First, a couple of things to consider.
The Bishop of La Crosse, Wisconsin – William Patrick Callahan – has issued a statement regarding Fr. James Altman. Here’s the (long) link: https://diolc.org/wp-content/uploads/2020/09/Statement-Father-James-Altman-090920.pdf?fbclid=IwAR28dccl0g_7PruyCKOkXcYBQuAaCBVzvm7M2cyAEz0TeIoA3fw8jpkBN5U
More and more people know who Fr. Altman is. Sigh. The pastor at St. James the Less in La Crosse, Wisconsin, he has said repeatedly, loudly and quite wrongly that Catholics may not vote for Democratic candidates without risking eternal damnation. You could, if you were looking to be unsettled and dismayed, look Fr. Altman up on the internet and watch one of his video messages. Or you could skip it and have a nap instead.
At any rate, here’s the good Bishop’s statement, in its entirety.
STATEMENT REGARDING FATHER JAMES ALTMAN FROM BISHOP WILLIAM PATRICK CALLAHAN
Fr. James Altman has become a social media phenomenon and is now a main stream media story. The amount of calls and emails we are receiving at the Diocesan offices show how divisive he is. I am being pressured by both sides for a comment; one side holds him up as a hero or a prophet, the other side condemns him and vilifies him and demands I silence him.
As I review Fr. Altman’s latest video statement of 30 August 2020, I understand the undeniable truth that motivates his message. When we approach issues that are contradictory to the Faith and teachings of Jesus Christ and the Catholic Church, particularly on abortion and other life issues, we should invite dialogue and heart-felt conversion to the truth. Our approach must never seek to divide, isolate and condemn.
That being said it is not only the underlying truth that needs to be evaluated but also the manner of delivery and the tone of his message. Unfortunately, the tone Fr. Altman offers comes off as angry and judgmental, lacking any charity and in a way that causes scandal both in the Church and in society. His generalization and condemnation of entire groups of people is completely inappropriate and not in keeping with our values or the life of virtue.
I am applying Gospel principles to the correction of Fr. Altman. “If your brother does something wrong to you, go to him. Talk alone to him and tell him what he has done. If he listens to you, you have kept your brother as a friend. But if he does not listen to you, take one or two others with you to talk to him.” (Mt 18:15-16). I have begun this process, not in the bright light of the public arena, but as the Gospel dictates, in private. Canon law indicates that before penalties are imposed, we need to ensure that fraternal correction, rebuke or other means of pastoral solicitude will not be sufficient to repair the scandal (can. 1341).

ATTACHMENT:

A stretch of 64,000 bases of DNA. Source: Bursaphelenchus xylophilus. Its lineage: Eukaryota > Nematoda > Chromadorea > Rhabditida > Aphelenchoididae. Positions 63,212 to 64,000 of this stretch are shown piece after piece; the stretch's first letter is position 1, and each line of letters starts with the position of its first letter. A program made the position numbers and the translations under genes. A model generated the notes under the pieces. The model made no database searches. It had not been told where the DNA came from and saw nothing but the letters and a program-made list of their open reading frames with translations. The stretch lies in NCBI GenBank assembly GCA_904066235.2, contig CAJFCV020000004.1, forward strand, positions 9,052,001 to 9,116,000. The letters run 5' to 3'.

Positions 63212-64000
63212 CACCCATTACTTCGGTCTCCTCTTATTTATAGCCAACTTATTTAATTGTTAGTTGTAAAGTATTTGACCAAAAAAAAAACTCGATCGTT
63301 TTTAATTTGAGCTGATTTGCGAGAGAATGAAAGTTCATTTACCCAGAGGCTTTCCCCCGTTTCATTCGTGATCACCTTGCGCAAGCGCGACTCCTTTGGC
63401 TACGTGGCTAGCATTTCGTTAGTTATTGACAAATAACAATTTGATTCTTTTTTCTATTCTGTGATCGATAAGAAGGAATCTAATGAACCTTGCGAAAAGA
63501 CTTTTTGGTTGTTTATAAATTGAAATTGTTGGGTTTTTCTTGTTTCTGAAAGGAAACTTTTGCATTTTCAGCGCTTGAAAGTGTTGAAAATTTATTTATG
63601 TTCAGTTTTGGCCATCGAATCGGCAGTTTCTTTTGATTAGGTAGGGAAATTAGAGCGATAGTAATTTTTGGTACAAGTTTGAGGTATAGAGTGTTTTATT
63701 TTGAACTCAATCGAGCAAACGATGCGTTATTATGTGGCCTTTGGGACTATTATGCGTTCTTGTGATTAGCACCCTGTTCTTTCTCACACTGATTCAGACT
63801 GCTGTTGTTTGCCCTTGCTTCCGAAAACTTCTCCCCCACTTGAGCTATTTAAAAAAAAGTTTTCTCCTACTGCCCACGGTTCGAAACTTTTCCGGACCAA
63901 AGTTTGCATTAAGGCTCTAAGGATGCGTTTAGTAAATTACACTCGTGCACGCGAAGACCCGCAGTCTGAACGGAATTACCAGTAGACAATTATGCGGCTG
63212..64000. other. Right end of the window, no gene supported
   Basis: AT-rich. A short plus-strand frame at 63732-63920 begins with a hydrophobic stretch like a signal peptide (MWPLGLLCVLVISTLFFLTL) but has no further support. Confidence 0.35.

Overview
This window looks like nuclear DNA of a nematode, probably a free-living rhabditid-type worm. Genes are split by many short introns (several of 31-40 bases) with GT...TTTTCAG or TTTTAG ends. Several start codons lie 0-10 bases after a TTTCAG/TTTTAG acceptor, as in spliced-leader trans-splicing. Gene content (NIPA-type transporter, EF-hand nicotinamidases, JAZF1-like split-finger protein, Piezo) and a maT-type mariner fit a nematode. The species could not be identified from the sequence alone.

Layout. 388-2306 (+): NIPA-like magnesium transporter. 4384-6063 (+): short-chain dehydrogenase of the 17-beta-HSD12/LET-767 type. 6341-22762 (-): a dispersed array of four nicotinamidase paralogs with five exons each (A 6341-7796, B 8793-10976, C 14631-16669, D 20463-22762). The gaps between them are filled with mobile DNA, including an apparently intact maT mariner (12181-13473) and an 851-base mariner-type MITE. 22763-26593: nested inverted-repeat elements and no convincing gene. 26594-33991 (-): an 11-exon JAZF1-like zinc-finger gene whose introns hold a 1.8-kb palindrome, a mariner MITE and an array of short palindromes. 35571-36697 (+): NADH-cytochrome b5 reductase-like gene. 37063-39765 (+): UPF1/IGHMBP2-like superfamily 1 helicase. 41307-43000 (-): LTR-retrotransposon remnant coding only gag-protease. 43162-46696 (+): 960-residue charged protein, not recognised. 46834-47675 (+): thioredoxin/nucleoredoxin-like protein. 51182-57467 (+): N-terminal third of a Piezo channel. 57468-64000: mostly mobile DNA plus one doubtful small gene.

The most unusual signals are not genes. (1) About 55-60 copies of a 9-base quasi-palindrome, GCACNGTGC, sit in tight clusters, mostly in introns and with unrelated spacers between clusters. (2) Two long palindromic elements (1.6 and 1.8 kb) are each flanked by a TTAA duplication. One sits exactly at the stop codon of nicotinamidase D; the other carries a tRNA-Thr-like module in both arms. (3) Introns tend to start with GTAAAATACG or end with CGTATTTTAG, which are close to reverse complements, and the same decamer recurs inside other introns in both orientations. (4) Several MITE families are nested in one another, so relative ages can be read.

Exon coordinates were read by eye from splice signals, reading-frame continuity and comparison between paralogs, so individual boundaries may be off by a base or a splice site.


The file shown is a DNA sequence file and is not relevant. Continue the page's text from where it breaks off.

Most people expect a decisive move from me, one way or another. Many suggest immediate penalties that will utterly silence him; others call for complete and unwavering support of his views. Canonical penalties are not far away if my attempts at fraternal correction do not work. I pray that Fr. Altman’s heart and eyes might be open to the error of his ways and that he might take steps to correct his behavior and heal the wound he has inflicted on the Body of Christ.
Pray for me as I address this issue, and pray for Fr. Altman that he might hear and respond to my fraternal correction. Finally, please pray for the Church that we might seek the truth in charity and apply it in our daily actions.
In other news, you may have heard that Cardinal Joseph Tobin of Newark said recently – without endorsing Joe Biden – that he thought “a person in good conscience could vote for Mr. Biden,” adding,”I, frankly, in my own way of thinking have a more difficult time with the other option.” The remarks were made during a panel discussion at Boston College regarding the Church and Catholic voters. Here’s a link to a the story: https://www.ncronline.org/news/politics/cardinal-tobin-person-good-conscience-could-vote-biden
So an adult Catholic could assess the situation and make a reasoned decision in good conscience and consistent with Catholic teaching.
And here’s a By The Way: BTW, “the Less” as in “St. James the Less” refers to age or stature and not to character. Exactly who James the Less was isn’t clear. Scripture tells us that there were two Apostles named James. James the Greater was the one of the sons of Zebedee. He was martyred in Acts 12:2. Matthew 10:3 lists James the son of Alphaeus as one of the Twelve. Tradition has long identified James the son of Alphaeus with James the Less. Still other traditions identify James the Less with James the brother of Jesus or with James the brother of the Apostle Matthew. So, maybe one guy, maybe two, maybe three, maybe four, all of ‘em James. Lots of Jameses. Es. More mysterious still is whether James the Less was called, variously, “Jimbo” or “Little Jimmy.”
And, finally, about our BLM sign. No, we haven’t taken it down. Last evening’s windstorm took it down and blew it away. It was not an act of God. There was no foul play. Just the wind. We’re having another sign made. When it gets here, we’ll put it up.
More final still: You are loved, now and always.